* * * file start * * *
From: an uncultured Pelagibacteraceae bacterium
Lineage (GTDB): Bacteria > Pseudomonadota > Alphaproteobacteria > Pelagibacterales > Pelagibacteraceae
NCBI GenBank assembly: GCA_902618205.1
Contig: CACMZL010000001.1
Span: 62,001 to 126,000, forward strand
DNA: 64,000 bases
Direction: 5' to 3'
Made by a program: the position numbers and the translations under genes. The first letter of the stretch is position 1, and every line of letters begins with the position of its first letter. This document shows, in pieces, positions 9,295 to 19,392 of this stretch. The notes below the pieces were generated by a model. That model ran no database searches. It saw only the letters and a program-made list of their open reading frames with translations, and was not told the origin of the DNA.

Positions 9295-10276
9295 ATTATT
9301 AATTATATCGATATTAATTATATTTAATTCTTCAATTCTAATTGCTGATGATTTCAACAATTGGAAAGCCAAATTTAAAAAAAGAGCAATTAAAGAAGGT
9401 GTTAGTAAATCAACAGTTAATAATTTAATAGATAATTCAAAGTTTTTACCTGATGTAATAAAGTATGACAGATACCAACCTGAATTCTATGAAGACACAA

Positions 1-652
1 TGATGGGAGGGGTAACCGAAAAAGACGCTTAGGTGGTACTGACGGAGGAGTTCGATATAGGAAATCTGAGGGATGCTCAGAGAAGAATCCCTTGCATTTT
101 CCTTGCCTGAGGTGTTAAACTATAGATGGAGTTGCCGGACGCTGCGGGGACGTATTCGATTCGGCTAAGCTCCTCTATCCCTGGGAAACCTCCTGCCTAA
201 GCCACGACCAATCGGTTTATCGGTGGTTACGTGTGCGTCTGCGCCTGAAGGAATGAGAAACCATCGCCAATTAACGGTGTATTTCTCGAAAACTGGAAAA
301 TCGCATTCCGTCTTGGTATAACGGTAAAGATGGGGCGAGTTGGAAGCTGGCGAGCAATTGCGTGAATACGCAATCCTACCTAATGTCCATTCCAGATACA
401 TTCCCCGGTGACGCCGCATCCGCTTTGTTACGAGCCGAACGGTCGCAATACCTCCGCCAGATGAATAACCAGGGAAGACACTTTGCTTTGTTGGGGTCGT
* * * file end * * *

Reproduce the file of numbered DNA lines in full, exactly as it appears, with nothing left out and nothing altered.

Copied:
From: an uncultured Pelagibacteraceae bacterium
Lineage (GTDB): Bacteria > Pseudomonadota > Alphaproteobacteria > Pelagibacterales > Pelagibacteraceae
NCBI GenBank assembly: GCA_902618205.1
Contig: CACMZL010000001.1
Span: 62,001 to 126,000, forward strand
DNA: 64,000 bases
Direction: 5' to 3'
Made by a program: the position numbers and the translations under genes. The first letter of the stretch is position 1, and every line of letters begins with the position of its first letter. This document shows, in pieces, positions 9,295 to 19,392 of this stretch. The notes below the pieces were generated by a model. That model ran no database searches. It saw only the letters and a program-made list of their open reading frames with translations, and was not told the origin of the DNA.

Positions 9295-10276
9295 ATTATT
9301 AATTATATCGATATTAATTATATTTAATTCTTCAATTCTAATTGCTGATGATTTCAACAATTGGAAAGCCAAATTTAAAAAAAGAGCAATTAAAGAAGGT
9401 GTTAGTAAATCAACAGTTAATAATTTAATAGATAATTCAAAGTTTTTACCTGATGTAATAAAGTATGACAGATACCAACCTGAATTCTATGAAGACACAA

Positions 1-652
1 TGATGGGAGGGGTAACCGAAAAAGACGCTTAGGTGGTACTGACGGAGGAGTTCGATATAGGAAATCTGAGGGATGCTCAGAGAAGAATCCCTTGCATTTT
101 CCTTGCCTGAGGTGTTAAACTATAGATGGAGTTGCCGGACGCTGCGGGGACGTATTCGATTCGGCTAAGCTCCTCTATCCCTGGGAAACCTCCTGCCTAA
201 GCCACGACCAATCGGTTTATCGGTGGTTACGTGTGCGTCTGCGCCTGAAGGAATGAGAAACCATCGCCAATTAACGGTGTATTTCTCGAAAACTGGAAAA
301 TCGCATTCCGTCTTGGTATAACGGTAAAGATGGGGCGAGTTGGAAGCTGGCGAGCAATTGCGTGAATACGCAATCCTACCTAATGTCCATTCCAGATACA
401 TTCCCCGGTGACGCCGCATCCGCTTTGTTACGAGCCGAACGGTCGCAATACCTCCGCCAGATGAATAACCAGGGAAGACACTTTGCTTTGTTGGGGTCGT